Katie Fitzgerald offers tips for appreciating Flannery O’Connor’s writing.
Flannery O'Connor, whose birthday is this month on the Solemnity of the Annunciation, is one of the most unapologetically Catholic writers of the modern era. Her works are also among the most intimidating. If you've been longing to connect with this great Catholic writer but haven't quite been able to figure out where to start, I can help! I first discovered Flannery in high school, and then went on to write my college English thesis on her novel, Wise Blood. I have read even more of her work since then, and my experience has led me to a series of tips for appreciating her writings.
First, I would recommend that you start by reading several of her shorter pieces together. Flannery's vision for her work is complex, and it is not necessarily captured in full by just one short story or one essay. The best way to get a sense of her writing style, themes, and overall worldview is to select a few different pieces to read and then compare and contrast them. I find that her letters and essays (collected in The Habit of Being and Mystery and Manners, respectively) give a great foundation for knowing how to interpret her stories. Once you understand her methods, it becomes easier to see where her fiction is trying to lead you. It is also true that some of her stories are more difficult to grasp than others. If you have difficulty connecting with one story, you might more readily enjoy another.
Next, I think it's important to realize that while Flannery’s stories are informed by Catholic teaching, not all of them fit into a perfect allegory. If you try to make sense of every word and seek to find the symbolism behind every character, event, and bit of dialogue, you will completely miss the forest for the trees. Flannery herself didn't even intend every single word in every story to have a hidden meaning. When Georgetown University students asked her to explain the significance of a certain character's hat, her witty reply was, "Its significance is to cover his head."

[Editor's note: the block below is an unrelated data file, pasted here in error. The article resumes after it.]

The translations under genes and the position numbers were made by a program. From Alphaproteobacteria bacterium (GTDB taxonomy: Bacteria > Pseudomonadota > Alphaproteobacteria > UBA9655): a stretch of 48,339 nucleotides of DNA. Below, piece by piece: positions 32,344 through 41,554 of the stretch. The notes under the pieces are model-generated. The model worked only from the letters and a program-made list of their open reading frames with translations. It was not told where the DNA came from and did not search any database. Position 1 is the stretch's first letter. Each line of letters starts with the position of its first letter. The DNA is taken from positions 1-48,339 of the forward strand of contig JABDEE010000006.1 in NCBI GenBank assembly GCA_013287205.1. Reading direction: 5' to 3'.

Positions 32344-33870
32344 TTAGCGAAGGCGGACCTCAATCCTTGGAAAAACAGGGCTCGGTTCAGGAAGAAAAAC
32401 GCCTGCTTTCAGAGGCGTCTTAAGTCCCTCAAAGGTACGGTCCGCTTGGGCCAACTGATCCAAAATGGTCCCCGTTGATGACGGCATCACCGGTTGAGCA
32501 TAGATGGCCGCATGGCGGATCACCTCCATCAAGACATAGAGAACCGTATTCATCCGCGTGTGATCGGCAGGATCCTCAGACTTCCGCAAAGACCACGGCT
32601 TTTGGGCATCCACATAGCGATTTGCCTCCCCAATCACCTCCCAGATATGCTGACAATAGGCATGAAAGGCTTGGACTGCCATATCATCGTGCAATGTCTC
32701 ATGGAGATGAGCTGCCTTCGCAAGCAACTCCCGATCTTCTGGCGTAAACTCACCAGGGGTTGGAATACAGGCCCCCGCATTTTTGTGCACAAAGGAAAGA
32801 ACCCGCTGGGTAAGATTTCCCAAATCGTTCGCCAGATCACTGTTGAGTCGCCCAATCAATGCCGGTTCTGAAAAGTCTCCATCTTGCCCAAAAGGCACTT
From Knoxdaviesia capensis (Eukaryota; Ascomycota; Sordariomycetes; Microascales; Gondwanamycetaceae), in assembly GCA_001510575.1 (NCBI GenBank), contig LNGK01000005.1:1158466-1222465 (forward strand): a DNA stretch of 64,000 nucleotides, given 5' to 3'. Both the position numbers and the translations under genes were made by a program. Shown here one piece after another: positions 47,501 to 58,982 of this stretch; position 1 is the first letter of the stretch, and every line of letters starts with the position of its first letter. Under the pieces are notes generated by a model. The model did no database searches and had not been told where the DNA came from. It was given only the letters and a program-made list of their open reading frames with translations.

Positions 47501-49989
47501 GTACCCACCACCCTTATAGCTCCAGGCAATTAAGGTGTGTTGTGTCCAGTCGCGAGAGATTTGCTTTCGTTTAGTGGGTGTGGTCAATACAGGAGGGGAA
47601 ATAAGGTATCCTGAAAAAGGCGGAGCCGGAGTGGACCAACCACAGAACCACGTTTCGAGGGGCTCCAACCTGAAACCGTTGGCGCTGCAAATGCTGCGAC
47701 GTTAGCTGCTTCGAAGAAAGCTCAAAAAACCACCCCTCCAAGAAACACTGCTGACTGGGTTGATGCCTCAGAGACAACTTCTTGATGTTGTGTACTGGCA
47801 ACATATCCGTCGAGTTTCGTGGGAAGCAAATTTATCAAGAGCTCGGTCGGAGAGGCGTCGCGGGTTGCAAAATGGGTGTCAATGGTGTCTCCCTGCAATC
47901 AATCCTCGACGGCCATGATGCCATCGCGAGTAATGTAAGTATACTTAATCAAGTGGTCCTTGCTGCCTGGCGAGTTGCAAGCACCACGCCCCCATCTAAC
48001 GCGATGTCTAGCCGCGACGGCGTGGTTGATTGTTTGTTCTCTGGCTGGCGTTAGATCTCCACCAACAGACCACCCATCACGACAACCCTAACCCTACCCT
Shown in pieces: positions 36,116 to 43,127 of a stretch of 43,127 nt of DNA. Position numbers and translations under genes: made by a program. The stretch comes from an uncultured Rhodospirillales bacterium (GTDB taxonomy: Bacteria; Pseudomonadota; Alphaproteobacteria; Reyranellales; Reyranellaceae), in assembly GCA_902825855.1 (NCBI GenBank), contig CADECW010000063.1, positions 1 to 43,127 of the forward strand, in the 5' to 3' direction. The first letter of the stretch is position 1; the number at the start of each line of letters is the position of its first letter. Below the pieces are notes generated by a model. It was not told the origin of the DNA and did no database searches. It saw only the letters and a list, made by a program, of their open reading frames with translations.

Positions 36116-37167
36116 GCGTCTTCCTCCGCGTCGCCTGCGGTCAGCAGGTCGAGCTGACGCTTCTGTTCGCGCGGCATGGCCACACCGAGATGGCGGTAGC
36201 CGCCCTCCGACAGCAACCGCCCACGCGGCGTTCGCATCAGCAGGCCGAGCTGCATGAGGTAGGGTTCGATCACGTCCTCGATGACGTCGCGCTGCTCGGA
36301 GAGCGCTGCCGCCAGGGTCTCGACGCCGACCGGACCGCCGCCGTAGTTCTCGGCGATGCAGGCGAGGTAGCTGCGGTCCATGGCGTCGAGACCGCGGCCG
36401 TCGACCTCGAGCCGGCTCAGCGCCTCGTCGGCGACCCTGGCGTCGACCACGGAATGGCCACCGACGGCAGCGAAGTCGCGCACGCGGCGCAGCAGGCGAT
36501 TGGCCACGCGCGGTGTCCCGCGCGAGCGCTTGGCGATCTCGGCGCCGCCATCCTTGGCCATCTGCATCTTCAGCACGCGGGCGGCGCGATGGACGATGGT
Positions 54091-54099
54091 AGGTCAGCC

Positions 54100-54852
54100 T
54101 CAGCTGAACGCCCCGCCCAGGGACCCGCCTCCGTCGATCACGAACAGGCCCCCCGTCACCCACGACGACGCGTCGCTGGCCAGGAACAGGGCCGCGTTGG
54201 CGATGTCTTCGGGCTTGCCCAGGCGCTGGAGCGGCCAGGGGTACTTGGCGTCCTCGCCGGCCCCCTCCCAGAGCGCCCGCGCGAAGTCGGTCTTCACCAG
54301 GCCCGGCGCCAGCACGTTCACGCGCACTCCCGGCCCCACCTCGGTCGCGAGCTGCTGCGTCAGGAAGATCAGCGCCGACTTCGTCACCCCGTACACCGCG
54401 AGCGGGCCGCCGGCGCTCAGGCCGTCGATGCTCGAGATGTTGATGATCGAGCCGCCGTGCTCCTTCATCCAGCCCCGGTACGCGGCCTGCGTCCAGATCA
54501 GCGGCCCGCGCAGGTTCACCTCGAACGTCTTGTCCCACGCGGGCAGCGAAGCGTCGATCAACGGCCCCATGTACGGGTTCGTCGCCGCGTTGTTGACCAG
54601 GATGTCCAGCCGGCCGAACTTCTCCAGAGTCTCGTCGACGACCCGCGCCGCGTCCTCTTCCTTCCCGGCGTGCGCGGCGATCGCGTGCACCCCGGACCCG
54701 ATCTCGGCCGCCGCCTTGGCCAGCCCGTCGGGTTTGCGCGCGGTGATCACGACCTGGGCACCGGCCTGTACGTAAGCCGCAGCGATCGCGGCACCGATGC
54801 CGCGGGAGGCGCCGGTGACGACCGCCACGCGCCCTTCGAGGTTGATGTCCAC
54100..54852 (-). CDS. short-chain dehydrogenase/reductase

It's also important to know that Flannery often doesn't include any likable or relatable characters in her stories. Rather, the characters are caricatures of certain types of people that she uses to illustrate what she identifies as the non-Catholic world's ills. Rather than trying to sympathize with unlikable characters, it’s more fruitful to try to identify Flannery’s point of view and focus on that. In these stories, you are very much laughing at these characters, not with them, and the more you align yourself with Flannery’s worldview and sense of humor, the easier it becomes to interpret her writing.
Finally, the ultimate key to unlocking the meaning of Flannery O'Connor's stories is to look for "moments of grace." These are the disturbing, violent, or unsettling points in the stories in which her characters lose everything, forcing them to face the truth of their lives because there is nothing else left. Some readers have trouble with these moments, but Flannery explains them as follows:
"I have found that violence is strangely capable of returning my characters to reality and preparing them to accept their moment of grace. Their heads are so hard that almost nothing else will work."
Though they can seem gratuitous without the proper context, these "moments of grace" are really only as violent and disturbing as Flannery’s characters are stubborn.
Flannery’s writing is challenging but worth the extra effort to understand her message. If you're ready to give her a shot, I suggest starting with the short stories "A Good Man is Hard to Find" and "Good Country People," along with the essay "The Catholic Novelist in the Protestant South."
Copyright 2021 Katie Fitzgerald
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About the Author
Katie Fitzgerald is a former children's librarian turned stay-at-home, homeschooling mom. She and her librarian husband live in Maryland with their five children, the youngest of whom are boy/girl twins. She has published two textbooks for librarians, and she writes about homeschooling, books and the reading life from a Catholic perspective at ReadAtHomeMom.com and on Instagram @read.at.home.mom.